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Over two dozen complaints of dog waste left around town-owned apartment complexes in Breckenridge, Colorado have prompted the local government to consider a scientific approach to busting the perpetrators and reducing the problem—by collecting DNA from over 50 of the town’s dogs to test against the left-behind droppings.

Breckenridge representatives said the forensic method has had success in reducing the problem for other towns, according to Summit Daily, and that the threat of being caught could serve as a deterrent for careless dog owners. Failing to pick up dog waste in the town is a municipal offense that can carry a fine of up to $200.

One Colorado-based company that offers dog waste DNA testing services told the Summit Daily that once a cheek swab is taken from all the dogs in a controlled community—such as Breckenridge’s town-owned complexes—the community typically sees a 70 to 90 percent decrease in dog waste left behind. If any droppings are found, the company, Pet Scoop, can test them against the dog DNA database to see if there’s a match to a dog in the community.

Germs from dog feces can pose a health hazard to humans, according to the Centers for Disease Control, and could spread parasites like roundworm and hookworm. Officials from the Summit County Public Health Department told the Summit Daily that dog feces have even been linked to disease outbreaks in humans, although those incidents have been rare.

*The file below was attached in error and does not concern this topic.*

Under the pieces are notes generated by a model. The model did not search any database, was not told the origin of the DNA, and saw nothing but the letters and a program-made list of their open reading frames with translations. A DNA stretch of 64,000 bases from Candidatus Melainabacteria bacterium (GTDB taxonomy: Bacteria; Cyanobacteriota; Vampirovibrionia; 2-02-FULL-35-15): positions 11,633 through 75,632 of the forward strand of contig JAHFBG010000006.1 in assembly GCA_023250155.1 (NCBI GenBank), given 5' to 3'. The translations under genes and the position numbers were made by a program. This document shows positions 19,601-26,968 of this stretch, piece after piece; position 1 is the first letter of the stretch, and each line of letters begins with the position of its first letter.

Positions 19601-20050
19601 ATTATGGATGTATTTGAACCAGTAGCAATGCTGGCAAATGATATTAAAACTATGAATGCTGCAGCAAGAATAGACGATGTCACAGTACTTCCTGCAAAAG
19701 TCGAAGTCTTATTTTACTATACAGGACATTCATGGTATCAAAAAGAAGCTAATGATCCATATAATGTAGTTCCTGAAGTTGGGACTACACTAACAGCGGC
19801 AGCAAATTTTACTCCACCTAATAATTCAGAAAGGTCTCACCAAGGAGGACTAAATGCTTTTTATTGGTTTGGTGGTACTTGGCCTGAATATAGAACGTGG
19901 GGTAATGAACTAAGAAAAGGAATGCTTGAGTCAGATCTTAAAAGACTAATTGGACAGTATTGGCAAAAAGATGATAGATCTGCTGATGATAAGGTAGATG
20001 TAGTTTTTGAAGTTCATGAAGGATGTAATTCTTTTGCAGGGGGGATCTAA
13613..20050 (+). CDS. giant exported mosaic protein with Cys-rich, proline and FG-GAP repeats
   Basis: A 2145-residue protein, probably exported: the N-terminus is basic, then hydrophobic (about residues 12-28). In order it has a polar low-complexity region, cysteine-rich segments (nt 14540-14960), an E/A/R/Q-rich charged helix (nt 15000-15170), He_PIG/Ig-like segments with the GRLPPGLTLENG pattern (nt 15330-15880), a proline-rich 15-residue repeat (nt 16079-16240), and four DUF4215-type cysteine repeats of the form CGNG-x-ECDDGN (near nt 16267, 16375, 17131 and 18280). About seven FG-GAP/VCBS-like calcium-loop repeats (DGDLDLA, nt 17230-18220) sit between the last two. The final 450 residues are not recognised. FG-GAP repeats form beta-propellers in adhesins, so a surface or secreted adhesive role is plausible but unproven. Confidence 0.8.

Dog DNA testing has been used previously in cases of dog attacks—in one case, tests revealed that the DNA found on a homeless woman who had been mauled to death did not match the dogs who were euthanized in the aftermath of the attack, Forensic Magazine reported. In another case, a service dog accused of killing another dog was scheduled to be euthanized, until DNA tests revealed he was not a match to the DNA found in the wounds of the victim, according to CNN.

DNA from fecal matter has also been used in criminal cases before. Last year, an accused burglar was arrested after using a toilet in the victim’s house and not flushing, the Associated Press reported. DNA from the toilet was matched with the suspect’s profile in a national database, in what one detective said may have been the first use of DNA evidence from fecal matter in a burglary case.

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